As new confirmed COVID-19 cases continue to trend downward across Wisconsin, the work of public health officials around the state is increasingly turning toward catching up on making sure all of their disease data are as accurate as possible.
Wisconsin’s slowdown in cases since hitting a peak in late November 2020 has offered state and local public health workers an opportunity to catch up on tasks that previously fell by the wayside. That work includes verifying and correcting any mistakes in the COVID-19 data the Wisconsin Department of Health Services has reported on a daily basis over the past year. While the data cleanup is aimed at producing more reliable statistics about the disease’s progression in Wisconsin, it is also — for the time being at least — clouding a key metric used to track the pandemic’s course: the state’s daily number of new confirmed cases.
The necessity of data cleanup
Verifying and correcting figures about the number of COVID-19 deaths, cases and negative test results is an ongoing task for the state and local health departments. It’s a normal task in the maintenance of any large database where new information is added constantly and by many users.
As the numbers have dropped considerably into March 2021, however, efforts to verify data have ramped up at the Department of Health Services as a slowdown in new cases means the state’s contact tracing and disease surveillance teams have more time for less urgent tasks.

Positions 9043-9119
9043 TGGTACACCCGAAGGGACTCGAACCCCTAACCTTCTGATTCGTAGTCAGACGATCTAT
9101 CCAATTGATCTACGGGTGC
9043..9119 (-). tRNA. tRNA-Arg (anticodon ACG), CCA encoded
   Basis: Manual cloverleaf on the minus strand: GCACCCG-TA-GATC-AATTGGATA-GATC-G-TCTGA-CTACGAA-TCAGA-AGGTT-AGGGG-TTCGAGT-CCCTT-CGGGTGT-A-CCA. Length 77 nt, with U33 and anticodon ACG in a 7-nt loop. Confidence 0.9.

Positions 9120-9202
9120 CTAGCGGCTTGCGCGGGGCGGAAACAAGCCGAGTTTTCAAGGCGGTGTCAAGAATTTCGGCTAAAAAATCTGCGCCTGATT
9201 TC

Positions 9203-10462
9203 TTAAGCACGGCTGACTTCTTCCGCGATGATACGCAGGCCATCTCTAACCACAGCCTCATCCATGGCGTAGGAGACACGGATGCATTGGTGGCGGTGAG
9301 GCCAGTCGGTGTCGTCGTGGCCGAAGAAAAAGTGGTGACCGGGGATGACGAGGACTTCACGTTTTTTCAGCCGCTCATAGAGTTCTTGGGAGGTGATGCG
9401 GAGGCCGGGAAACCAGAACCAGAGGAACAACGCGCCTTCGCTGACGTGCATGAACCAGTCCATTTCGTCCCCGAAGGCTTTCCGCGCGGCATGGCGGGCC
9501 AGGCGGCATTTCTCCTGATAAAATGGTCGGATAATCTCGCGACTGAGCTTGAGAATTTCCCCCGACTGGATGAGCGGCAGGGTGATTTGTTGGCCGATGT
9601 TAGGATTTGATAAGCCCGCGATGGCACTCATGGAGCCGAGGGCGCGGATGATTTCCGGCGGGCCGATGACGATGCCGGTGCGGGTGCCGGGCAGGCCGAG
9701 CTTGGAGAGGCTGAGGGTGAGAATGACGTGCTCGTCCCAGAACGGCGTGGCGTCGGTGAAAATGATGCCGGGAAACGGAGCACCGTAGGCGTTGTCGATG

The cleanup has generally resulted in downward revisions of the number of confirmed cases, though it is not clear by exactly how many. Many of these revisions are the result of identifying and merging duplicate case records in the Wisconsin Electronic Disease Surveillance System, the online database for compiling information about test results, cases and deaths, according to state health department spokesperson Elizabeth Goodsitt. She noted that some revisions are the result of recategorizing some cases from “confirmed” to “probable” because they rely only on antigen test results.
A negative number of new daily cases?
Downward revisions in Wisconsin COVID-19 numbers are difficult to directly account for by tracking the state’s public data. That limitation is a result of revisions being subtracted from the cumulative case or death total reported each day — a number constantly in flux as more people test positive and die from COVID-19 day to day.
But as new cases and deaths dwindle, and data verification ramps up, the effect of these revisions is becoming noticeable, at least at the county level, with Department of Health Services data indicating a negative number of new cases in many counties on certain days.
For instance, over the course of two days — March 5-6 — the cumulative number of confirmed cases in Kenosha County decreased by 88, from 14,898 to 14,815. Over the same two-day period, total cases in Fond du Lac County fell by 53, from 12,026 to 11,973.
Similar drops are evident in nearly three dozen other counties in March, including by 33 in Brown County, by 39 in Douglas County, by 37 in Marathon County, by 44 in Racine County, by 34 in Taylor County, by 49 in Waupaca County and by 35 in Wood County.